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If England has 2 wins and Wales has a win and a tie entering that final match, then a tie in that final match gives England 7 points and Wales 5, while the US goes home early with only 4 points with a win against Iran. So while neither team wants to lose, a draw works out fine for both.

Things get interesting if the US can steal a draw against England, as we could be set up for a three-way tie where each team has 5 points.
 

Yo La Tengo

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Wales is not going to promise not to score. If they have a chance to win the game and the group they are going to try. England knows that so they have to try too. If it’s tied late and you‘re England you lose the group if Wales scores late. The best way not to lose is to score.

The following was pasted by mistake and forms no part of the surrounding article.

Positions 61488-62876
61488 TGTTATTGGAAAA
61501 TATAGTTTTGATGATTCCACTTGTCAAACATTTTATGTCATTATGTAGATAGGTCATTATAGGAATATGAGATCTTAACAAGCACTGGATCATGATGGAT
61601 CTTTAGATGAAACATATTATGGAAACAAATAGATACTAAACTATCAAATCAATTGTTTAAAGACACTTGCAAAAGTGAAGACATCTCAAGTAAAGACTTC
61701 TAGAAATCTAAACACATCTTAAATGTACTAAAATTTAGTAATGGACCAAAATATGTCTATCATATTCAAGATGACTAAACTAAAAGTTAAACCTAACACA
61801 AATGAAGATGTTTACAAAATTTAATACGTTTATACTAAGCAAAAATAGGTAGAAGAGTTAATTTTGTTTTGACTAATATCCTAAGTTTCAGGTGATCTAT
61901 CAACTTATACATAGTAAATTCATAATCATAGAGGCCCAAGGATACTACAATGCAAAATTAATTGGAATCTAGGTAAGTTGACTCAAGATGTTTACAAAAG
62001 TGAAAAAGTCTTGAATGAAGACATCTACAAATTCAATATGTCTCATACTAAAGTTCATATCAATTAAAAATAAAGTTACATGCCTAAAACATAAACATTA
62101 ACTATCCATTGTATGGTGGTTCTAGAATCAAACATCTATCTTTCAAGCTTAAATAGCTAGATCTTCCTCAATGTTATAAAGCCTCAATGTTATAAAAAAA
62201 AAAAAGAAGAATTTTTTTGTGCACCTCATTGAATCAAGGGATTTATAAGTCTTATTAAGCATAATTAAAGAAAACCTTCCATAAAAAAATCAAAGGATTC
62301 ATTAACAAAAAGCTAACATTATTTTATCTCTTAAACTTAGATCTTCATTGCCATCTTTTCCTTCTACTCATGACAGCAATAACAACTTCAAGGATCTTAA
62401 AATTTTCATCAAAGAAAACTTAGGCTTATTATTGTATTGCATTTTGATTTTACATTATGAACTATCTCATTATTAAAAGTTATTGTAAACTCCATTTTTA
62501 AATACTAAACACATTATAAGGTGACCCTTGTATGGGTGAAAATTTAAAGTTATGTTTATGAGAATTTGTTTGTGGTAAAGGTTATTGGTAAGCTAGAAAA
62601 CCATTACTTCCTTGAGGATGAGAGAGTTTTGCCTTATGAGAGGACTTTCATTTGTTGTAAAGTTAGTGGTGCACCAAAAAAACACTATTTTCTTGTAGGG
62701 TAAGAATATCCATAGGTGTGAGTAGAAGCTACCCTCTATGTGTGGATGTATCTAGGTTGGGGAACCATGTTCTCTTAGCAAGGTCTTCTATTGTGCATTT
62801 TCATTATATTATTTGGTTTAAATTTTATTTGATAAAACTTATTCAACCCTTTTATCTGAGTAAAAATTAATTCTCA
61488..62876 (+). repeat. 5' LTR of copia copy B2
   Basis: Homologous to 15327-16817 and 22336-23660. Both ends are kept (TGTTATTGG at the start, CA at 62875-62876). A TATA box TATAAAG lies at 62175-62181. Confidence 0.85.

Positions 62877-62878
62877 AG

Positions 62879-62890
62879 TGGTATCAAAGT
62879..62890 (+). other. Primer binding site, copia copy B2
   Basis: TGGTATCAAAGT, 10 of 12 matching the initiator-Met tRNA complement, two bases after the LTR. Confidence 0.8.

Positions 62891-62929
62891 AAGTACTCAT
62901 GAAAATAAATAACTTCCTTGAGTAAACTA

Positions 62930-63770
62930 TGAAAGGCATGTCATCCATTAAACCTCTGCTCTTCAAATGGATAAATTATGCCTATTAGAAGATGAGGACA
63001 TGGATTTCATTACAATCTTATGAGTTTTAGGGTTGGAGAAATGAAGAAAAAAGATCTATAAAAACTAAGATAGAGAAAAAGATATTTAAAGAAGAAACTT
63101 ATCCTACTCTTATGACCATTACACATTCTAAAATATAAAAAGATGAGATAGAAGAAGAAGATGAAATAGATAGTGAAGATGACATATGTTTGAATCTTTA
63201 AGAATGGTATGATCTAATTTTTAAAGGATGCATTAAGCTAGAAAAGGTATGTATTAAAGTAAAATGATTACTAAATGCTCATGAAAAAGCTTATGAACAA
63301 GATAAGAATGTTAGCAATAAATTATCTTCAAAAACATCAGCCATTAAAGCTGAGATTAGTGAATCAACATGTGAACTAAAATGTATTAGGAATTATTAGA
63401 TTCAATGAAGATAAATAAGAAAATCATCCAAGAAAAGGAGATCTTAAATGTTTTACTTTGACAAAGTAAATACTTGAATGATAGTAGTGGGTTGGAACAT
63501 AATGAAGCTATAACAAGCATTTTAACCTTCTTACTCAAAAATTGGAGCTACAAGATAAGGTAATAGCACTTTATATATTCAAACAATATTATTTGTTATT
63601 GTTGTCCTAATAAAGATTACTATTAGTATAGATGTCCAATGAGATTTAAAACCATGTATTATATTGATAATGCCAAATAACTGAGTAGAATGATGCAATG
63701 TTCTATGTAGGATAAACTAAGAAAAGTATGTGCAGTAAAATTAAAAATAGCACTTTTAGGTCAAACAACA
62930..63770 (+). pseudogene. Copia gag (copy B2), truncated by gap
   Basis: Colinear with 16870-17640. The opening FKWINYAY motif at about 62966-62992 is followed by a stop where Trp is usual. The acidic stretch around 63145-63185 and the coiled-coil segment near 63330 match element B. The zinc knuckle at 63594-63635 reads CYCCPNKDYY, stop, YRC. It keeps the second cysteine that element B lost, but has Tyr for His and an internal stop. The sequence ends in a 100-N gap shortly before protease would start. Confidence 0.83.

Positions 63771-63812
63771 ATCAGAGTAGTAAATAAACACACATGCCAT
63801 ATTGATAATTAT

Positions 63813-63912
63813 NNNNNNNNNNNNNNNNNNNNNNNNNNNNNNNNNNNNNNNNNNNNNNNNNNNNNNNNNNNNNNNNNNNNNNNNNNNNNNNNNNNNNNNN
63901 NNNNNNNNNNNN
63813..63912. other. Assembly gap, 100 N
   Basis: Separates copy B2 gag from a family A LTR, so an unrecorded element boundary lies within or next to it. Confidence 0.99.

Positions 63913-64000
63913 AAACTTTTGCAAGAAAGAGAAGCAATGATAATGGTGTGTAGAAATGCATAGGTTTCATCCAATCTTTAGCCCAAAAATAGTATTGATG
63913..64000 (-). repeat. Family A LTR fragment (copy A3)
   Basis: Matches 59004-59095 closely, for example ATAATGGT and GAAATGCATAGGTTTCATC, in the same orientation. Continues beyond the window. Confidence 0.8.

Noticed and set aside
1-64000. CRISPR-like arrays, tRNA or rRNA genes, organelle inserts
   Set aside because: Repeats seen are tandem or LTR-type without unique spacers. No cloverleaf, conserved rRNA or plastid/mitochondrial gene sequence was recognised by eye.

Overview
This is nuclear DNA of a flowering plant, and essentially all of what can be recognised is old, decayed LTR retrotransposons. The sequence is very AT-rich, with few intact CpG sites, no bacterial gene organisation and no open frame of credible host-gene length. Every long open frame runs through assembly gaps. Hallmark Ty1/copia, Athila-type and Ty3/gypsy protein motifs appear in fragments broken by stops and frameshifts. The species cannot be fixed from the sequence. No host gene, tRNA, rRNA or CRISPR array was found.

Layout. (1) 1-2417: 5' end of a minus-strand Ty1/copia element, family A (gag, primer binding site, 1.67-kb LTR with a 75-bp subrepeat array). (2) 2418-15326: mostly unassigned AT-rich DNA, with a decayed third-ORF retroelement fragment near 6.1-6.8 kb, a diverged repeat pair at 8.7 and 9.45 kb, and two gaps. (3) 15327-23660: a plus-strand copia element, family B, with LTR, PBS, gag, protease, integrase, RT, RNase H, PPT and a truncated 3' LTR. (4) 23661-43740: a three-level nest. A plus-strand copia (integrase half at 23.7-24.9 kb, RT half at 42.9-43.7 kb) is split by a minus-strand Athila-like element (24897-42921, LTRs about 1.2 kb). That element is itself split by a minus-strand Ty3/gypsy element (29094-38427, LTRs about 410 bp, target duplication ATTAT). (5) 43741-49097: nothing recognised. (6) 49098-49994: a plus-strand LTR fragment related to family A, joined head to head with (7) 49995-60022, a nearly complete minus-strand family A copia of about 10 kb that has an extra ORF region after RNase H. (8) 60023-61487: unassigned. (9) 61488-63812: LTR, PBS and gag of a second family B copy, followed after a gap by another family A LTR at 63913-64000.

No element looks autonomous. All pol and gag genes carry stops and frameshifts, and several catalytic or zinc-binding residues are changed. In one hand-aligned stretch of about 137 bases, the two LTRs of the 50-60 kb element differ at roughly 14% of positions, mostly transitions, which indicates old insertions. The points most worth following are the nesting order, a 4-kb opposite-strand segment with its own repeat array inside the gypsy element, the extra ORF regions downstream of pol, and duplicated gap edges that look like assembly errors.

I am comfortable conceding to your argument: Wales is not going to promise not to score.

But, as we saw yesterday, they struggle to score goals. If England can adopt a defensive posture due to the standings, I think Wales will be hard pressed to put the ball in the net. Big picture, the US relying on an England win (but definitely not a tie or a win for Wales), beating Iran, and then getting the best of the goal differential with Wales, is a less than optimal set of scenarios.

All of which is to say, again, that I'd much rather have the US more in control of their destiny on the final game day within this group, which means they need at least a point against England.